Inny — November 7, 2010
I thought I'd read a comment here yesterday that black women are more objectified than white women...(correct me if I'm wrong) I don't know if that's the case in America, but is certainly is NOT the case in Europe. I would even go as far to say that it is in some cases even worse.
Here are just a few examples:
(this is not a very shocking video in Europe)
(and to think that there is also an uncensored version out there on the second one...)
(look at the vibrating butts...)
Anyway, I was surprised that this was discussion about R&B. I'm used to it that it can get worse in video's with white women or with mixed races. I do find it very good that they made comments about the black church, however. I have a friend who I think who's character is butchered by her church...She is even being told that she has to listen to and obey her husband when she gets married....
I think this video is a step in the right direction. But there are still a few funny things going on that stage. Indeed the women do not talk a lot (also due to the fact that the men walk right over them) and the fact that Nelly and the other guy who's name I do not know, are not willing to take a little responsibility, is kind of sad.
Next to that I do not think that it is a deep discussion with some scientific edges. I know that doesn't sell on TV and for some people this can be an eye opener. But I personally missed that. This certainly doesn't tell me something I don't know already.
That said. This video still made me a little happy. People are discussing this! Yeey.
eduardo — November 7, 2010
The whole thing with women in the church is actually in the bible. It’s wrong, but for those who follow the bible I guess it can be justified.
"As in all the churches of the saints, the women should keep silent in the churches. For they are not permitted to speak, but should be in submission, as the Law also says. If there is anything they desire to learn, let them ask their husbands at home. For it is shameful for a woman to speak in church."
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Tara — November 9, 2010
I was very disappointed by this discussion. They failed to stay on topic for the most important point that can come out of this discussion - what can we as a group do to improve this situation? Instead they wasted time focusing on other cultural areas that exhibit misogyny and T.I. and Nelly getting defensive about their work. No one is blaming individual artists for wanting to make money and making it by using misogyny in videos - so stop reacting to the discussion as if the world is attacking you. Blame the culture, but people need to come to terms with their role in that culture and how it affects them and the people around them.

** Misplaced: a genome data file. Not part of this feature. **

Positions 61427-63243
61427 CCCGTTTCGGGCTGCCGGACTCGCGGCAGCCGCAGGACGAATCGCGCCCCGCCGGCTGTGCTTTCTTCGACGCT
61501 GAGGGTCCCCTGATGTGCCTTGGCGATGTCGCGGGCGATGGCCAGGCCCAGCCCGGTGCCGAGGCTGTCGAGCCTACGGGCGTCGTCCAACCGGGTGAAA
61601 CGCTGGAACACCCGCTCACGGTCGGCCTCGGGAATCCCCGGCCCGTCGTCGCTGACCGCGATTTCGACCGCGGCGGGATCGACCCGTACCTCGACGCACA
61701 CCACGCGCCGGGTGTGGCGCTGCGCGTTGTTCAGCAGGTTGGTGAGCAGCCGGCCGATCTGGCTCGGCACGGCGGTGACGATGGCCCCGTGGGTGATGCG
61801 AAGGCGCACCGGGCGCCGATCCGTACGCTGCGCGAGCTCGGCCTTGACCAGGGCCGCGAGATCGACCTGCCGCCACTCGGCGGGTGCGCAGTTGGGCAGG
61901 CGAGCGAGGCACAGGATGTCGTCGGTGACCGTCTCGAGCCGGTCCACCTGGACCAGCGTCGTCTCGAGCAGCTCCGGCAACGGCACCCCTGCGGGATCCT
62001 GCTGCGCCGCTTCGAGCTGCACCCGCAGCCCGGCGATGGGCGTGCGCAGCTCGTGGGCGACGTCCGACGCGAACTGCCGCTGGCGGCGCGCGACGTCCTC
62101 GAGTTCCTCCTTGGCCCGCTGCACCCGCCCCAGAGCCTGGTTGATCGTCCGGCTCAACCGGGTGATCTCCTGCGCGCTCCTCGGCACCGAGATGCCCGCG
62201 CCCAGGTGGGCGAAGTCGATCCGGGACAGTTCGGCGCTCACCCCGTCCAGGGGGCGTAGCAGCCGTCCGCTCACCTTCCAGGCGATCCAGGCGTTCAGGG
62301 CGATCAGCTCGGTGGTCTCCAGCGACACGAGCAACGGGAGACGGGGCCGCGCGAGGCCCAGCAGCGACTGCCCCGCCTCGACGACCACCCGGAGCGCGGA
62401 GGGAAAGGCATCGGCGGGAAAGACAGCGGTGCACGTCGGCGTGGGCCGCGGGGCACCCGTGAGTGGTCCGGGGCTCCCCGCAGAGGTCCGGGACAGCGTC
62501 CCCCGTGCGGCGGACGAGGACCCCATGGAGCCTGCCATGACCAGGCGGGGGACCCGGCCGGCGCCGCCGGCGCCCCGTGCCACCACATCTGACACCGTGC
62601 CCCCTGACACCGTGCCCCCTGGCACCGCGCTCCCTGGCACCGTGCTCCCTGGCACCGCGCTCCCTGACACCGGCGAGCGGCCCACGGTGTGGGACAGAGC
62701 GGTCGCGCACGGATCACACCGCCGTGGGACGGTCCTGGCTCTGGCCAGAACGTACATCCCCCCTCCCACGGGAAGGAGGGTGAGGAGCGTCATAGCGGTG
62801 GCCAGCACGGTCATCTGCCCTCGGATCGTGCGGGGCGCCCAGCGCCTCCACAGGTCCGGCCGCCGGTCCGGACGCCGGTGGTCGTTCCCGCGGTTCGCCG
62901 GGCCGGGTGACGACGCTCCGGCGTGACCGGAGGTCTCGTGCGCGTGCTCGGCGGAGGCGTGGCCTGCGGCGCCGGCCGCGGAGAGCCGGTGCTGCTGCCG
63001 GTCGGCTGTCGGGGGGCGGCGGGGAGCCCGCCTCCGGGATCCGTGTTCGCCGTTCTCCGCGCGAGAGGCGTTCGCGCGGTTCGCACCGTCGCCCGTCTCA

Also, the panel is slightly misogynistic since it only featured two women - one of whom seemed adequately prepared in her argument, and the other who seemed completely run over by other other panelists.
One final gripe - why should Nelly get audience applause for showing up at the panel when it was against his labels wish? He still plays a huge part in the display of misogyny in his music and videos. His presence is a step in the right direction, but he didn't make strides in furthering the discussion.
Eve — November 12, 2010
I was struck by the imbalance in the conversation, so I counted a few things in the video:
# men: 6 (the host, Cornel West, and the 4 men on stage)
# women: 2
Length of time men spoke overall: 7:11
Length of time women spoke overall: 2:12
Length of time men spoke per person: 1:11
Length of time women spoke per person: 1:06
Length of time the audience gave extended applause to men: 0:52
Length of time the audience gave extended applause to women: 0:02
I'll just leave that there.